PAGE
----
The late-distinguished Arkansas Sen. J. William Fulbright, for whom the Fulbright Scholarships are named, wrote a superb book entitled “The Arrogance of Power” in 1966. Based on a series of lectures he presented at John Hopkins University, this brilliant and enduring work by the long-time chairman of the Senate’s Foreign Relations Committee is perhaps more important today than ever before.
Fulbright demonstrated unusual wisdom in these few well-chosen words, “What I do question is the ability of the United States or any other Western nation… (to) create stability where there is chaos … democracy where there is no history of it, and honest government where corruption is almost a way of life.” Of course, Fulbright was discussing Vietnam. But these words could easily apply to our long-term and seemingly never-ending foray into Afghanistan.
The senator would likely agree that our mistake in committing America to the long-term security of countries where the U.S. has no economic or security interests is predominantly based on the arrogance of power. Fulbright saw the situation in this light. “America is now at that historical point at which a great nation is in danger of losing its perspective on what exactly is within the realm of its power and what is beyond it.” America never could “fix” Afghanistan. We need to smarten-up.
Again, Fulbright speaks eloquently. “…power tends to confuse itself with virtue and a great nation is peculiarly susceptible to the idea that its power is a sign of God’s favor, conferring upon it a special responsibility for other nations. …In plain words, they (other Great powers) overextended their commitments and they came to grief.”
I suspect that America may be on this path — a path that is leading to dangerous over-extension. We could come to grief, too. The late Professor Sam Sarkesian of Loyola University called this phenomenon the American “messianic spirit.” Essentially, this is the belief that America is, and ought to be, the bright shining beacon for the rest of the world. There is no doubt that the rest of the world would prefer to pursue their own visions of “life, liberty, and the pursuit of happiness.” Of course, the attainment of these goals would be based upon their various beliefs and customs and not ours.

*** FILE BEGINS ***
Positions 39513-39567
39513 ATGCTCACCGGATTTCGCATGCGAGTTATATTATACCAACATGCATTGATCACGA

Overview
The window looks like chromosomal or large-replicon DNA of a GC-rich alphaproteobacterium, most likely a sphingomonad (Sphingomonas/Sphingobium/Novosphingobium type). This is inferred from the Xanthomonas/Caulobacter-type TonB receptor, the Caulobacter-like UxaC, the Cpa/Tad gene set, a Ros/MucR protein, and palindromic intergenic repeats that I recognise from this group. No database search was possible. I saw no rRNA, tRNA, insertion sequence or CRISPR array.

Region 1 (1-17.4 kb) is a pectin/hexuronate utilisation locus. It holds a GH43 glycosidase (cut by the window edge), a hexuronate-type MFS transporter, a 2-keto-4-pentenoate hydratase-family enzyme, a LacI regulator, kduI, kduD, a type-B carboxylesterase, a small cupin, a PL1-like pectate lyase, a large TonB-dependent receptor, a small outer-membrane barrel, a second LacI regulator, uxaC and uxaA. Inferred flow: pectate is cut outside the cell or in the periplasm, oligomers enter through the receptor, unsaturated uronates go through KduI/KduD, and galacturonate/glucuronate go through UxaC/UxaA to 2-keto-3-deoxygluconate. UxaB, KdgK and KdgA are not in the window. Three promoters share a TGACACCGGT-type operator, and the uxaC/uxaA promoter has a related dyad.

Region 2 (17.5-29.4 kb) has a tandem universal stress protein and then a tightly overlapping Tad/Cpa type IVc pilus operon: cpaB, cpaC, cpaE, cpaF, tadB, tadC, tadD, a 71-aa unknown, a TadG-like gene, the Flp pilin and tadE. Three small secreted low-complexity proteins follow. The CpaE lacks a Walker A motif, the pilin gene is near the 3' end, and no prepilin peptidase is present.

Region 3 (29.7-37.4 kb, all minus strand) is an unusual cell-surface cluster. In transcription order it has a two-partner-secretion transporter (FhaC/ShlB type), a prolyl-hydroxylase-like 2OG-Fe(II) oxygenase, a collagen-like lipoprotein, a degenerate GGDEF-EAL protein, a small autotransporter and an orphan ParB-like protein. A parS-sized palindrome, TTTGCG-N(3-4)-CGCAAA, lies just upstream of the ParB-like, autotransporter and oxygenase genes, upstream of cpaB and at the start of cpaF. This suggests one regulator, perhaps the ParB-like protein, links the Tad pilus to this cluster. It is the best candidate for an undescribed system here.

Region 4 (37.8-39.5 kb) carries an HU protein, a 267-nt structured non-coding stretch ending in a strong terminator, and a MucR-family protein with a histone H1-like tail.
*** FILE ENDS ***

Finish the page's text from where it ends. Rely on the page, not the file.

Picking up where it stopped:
According to Fulbright, the key mistake is made in equating “power with virtue” and in confusing “major responsibilities with a universal mission.” Our Founding Fathers certainly felt no such call to police the rest of the world. In fact, President George Washington in his farewell address counselled against “foreign entanglements.”
Much of the rest of the world still views us as it did in Fulbright’s day: “… the great majority of the human race is demanding dignity and independence, not the honor of a supine role in an American empire.”
The senator’s prescription for this situation is a sound one. “If America has a service to perform in the world — and I believe she has — it is in large part the service of her own example.”
America need not and should not take on the mantle of protector or savior within the context of our Global War on Terror.
The arrogance of power may well be at the root of our continuing ill-advised commitment to countries where there exist no national strategic interests beyond the hunting down and killing of extremists. The issues surrounding this never-ending global conflict need a serious review and reconsideration.
Robert Bruce Adolph is a former United Nations Chief Security Adviser and U.S. Army Special Forces lieutenant colonel. He recently published a startling book entitled “Surviving the United Nations: The Unexpected Challenge,” that is available on both Amazon and Barnes & Noble websites and now available in ebook format.
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Robert Bruce Adolph is a former United Nations chief security adviser and U.S. Army Special Forces lieutenant colonel. He recently published a startling book entitled “Surviving the United Nations: The Unexpected Challenge,” that is available on both Amazon and Barnes & Noble websites and now available in ebook format.